Venton Chapel Cross

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Location: The cross is mounted on the front of the Chapel to the rear of Venton House, Widecombe-in-the-Moor.

O/S Grid Ref:  SX/72143/76086               Longitude/Latitude (Degrees+/-):  -3.80686/50.57048

Map location:  Click here to view map.

Purpose:  Religious symbol. 

Size: The cross has not been measured.

Information:  This cross has been mounted high up on the front of the chapel built by ‘My Lady of the Moor’ - Olive Katherine Parr – whose pen venton_chapel.jpg (92815 bytes) name was ‘Beatrice Chase’. The chapel was built from a converted barn situated behind her cottage at Venton, near Widecombe-in-the-Moor. The simple granite cross is mounted on a granite projection on the gable end of the 1908 Catholic chapel. Olive always kept a lamp burning in the window of the chapel and she also displayed the Rose of Lancaster, as a symbol of her royal lineage.  The chapel was always open to anyone who wished to visit. 

Olive's mother was also named Olive Katherine Parr, who was known as 'The Rainbow Maker'. This was probably as a result of the spectrum of light often produced when the sun shone on her favourite string of glass beads worn around her neck.

Olive Katherine Parr (Junior) was born in 1874 at Harrow, Middlesex, and claimed to be a descendant of Catherine Parr the sixth wife of Henry VIII. She would also wear a string of beads around her neck and had moved to this part of the country in the early 1900's, together with her  mother, as a result of her contracting Tuberculosis.  This was probably due to the work that they were both doing in the slums and workhouses of venton_cottage.jpg (118010 bytes) London.  It was thought that the clean West-Country air would be beneficial to her health.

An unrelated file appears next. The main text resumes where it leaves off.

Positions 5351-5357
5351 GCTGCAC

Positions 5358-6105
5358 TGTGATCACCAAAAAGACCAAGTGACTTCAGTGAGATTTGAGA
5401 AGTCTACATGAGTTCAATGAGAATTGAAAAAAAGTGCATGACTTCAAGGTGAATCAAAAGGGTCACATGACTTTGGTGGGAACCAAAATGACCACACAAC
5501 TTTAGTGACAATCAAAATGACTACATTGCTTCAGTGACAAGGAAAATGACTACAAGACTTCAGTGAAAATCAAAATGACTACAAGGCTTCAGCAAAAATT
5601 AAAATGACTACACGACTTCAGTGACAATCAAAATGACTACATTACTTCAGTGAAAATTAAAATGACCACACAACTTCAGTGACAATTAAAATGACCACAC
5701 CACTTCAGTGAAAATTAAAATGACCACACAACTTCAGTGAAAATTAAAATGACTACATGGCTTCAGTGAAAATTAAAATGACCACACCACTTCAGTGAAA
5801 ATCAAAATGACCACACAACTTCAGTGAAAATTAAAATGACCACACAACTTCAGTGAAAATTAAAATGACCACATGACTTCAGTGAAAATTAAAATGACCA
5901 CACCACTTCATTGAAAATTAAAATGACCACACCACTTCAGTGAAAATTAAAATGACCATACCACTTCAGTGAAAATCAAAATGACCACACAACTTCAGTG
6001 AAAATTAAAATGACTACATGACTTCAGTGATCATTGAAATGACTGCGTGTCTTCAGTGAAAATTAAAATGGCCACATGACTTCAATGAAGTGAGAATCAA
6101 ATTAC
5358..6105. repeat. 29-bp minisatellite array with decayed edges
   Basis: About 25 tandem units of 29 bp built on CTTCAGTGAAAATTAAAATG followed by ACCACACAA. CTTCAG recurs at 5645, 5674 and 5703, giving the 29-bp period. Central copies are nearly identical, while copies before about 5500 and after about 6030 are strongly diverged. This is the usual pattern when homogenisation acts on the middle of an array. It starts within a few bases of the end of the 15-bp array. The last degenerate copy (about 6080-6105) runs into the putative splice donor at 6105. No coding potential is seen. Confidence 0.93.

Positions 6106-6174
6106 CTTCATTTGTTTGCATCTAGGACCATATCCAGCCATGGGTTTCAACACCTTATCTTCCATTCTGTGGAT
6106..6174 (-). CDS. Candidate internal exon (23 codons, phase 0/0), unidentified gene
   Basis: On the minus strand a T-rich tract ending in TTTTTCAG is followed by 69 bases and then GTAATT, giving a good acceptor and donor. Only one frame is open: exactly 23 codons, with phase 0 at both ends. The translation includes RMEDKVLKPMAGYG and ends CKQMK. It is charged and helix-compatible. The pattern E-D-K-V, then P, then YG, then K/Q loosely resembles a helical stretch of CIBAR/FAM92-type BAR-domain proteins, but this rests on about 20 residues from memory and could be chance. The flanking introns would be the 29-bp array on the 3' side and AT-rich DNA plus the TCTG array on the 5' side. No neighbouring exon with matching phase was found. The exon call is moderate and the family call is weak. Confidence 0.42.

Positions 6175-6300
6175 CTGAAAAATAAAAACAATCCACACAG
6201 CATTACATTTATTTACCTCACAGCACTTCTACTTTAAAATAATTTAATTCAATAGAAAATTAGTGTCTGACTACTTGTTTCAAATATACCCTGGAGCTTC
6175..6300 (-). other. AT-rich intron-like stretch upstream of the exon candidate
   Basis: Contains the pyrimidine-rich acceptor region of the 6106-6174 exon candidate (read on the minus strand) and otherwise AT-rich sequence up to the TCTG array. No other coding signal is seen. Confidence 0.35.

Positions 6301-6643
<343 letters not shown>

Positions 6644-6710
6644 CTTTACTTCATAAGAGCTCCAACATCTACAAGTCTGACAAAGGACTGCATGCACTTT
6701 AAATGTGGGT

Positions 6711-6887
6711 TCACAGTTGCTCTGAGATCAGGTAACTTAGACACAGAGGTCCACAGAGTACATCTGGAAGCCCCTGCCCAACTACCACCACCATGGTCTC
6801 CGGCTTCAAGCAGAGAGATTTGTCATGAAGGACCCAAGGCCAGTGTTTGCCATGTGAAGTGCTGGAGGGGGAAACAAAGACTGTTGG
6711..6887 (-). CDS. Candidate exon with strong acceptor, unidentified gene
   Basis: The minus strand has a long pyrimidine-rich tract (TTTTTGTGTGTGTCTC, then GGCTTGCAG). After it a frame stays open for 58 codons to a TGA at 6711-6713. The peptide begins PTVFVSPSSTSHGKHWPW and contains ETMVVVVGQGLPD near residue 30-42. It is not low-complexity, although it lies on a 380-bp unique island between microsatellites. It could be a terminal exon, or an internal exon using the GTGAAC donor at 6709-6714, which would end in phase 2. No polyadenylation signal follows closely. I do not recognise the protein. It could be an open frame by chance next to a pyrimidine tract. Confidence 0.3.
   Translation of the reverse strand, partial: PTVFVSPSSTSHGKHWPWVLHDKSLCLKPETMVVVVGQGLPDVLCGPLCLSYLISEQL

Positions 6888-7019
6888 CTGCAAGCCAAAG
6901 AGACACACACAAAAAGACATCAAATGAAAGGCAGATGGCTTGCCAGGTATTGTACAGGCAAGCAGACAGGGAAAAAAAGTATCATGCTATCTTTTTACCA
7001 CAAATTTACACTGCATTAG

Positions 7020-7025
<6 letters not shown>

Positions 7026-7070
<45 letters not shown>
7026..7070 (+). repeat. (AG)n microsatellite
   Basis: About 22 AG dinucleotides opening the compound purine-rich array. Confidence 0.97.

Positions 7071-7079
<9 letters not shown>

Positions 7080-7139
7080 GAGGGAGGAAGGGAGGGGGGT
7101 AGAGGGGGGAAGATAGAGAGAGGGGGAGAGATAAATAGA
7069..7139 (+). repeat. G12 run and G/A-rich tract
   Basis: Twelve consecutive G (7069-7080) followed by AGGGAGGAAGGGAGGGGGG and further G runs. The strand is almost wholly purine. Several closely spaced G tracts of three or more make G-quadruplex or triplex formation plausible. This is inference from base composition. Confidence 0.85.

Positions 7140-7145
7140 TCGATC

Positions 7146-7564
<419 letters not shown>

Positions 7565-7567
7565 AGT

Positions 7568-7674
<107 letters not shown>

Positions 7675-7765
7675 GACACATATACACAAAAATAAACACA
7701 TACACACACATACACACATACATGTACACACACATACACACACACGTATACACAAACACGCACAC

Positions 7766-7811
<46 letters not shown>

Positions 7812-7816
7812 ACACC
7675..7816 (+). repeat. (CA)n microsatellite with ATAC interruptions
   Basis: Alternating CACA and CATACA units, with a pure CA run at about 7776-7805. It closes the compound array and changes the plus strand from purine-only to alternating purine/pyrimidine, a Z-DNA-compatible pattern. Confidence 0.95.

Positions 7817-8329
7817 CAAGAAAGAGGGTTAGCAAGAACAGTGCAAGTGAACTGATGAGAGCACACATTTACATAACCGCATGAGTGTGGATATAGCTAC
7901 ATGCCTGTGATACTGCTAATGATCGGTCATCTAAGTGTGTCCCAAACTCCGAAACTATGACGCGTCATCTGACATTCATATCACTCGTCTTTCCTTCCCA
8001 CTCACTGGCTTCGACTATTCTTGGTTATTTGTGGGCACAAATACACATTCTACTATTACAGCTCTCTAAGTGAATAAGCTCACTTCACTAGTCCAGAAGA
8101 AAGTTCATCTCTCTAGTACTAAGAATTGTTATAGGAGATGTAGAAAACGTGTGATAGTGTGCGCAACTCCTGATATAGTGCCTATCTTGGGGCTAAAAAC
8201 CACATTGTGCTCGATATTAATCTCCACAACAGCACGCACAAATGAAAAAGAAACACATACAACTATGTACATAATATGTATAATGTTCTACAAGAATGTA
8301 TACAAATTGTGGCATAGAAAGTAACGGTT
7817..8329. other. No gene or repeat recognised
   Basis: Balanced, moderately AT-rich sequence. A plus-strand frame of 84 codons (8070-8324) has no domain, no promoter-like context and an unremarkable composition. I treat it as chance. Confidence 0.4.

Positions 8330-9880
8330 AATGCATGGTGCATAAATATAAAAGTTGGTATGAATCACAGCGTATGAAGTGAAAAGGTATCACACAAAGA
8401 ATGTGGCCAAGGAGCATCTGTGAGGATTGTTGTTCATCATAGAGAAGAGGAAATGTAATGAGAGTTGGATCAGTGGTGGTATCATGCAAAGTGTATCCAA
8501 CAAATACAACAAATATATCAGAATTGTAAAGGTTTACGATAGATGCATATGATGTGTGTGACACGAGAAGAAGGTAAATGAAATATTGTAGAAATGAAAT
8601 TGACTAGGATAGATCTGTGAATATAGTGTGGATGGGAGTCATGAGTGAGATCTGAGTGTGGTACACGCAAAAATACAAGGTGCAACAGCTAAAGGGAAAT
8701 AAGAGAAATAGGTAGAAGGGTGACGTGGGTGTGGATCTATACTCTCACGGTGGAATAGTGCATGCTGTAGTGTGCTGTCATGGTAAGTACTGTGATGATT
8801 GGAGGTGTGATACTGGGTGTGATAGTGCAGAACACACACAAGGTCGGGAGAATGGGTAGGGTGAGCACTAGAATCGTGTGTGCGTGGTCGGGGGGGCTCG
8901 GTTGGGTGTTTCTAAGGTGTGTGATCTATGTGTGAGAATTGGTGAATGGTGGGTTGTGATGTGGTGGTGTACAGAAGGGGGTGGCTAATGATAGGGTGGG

Olive positioned her writing desk before a large window set into a rounded corner of the house.  Here, she would be able to seek inspiration for her books from the Dartmoor landscape, as well as from the locals who might happen to be walking or riding past her window.  She wrote many books including, The Heart of the Moor, The Corpse of the Moor and Through a Dartmoor Window.  Her books always sold well at the time, but her writing style is now considered too flowery and religious  for  modern day tastes.

olive_parr_front.jpg (129496 bytes)She was also an active campaigner on behalf of Dartmoor, such as taking a personal interest in the Dartmoor Prison, opposing the use of the Moor by the Military and she also opposed the olive_parr_rear.jpg (147908 bytes) formation of the National Park Authority prior to its inception in 1951.  She also collaborated with a local composer to write a number of Dartmoor-themed songs.  As an amateur photographer, she would take many photos of local moorland scenes, of which she would have some printed out and sent to her friends with a typewritten note, always in red, on the back.  Olive was, unfortunately, taken ill again died in the Newton Abbot Infirmary on 3rd July 1955. 

Our thanks to both Chris Taylor and Bob Noakes for bringing this cross to our attention.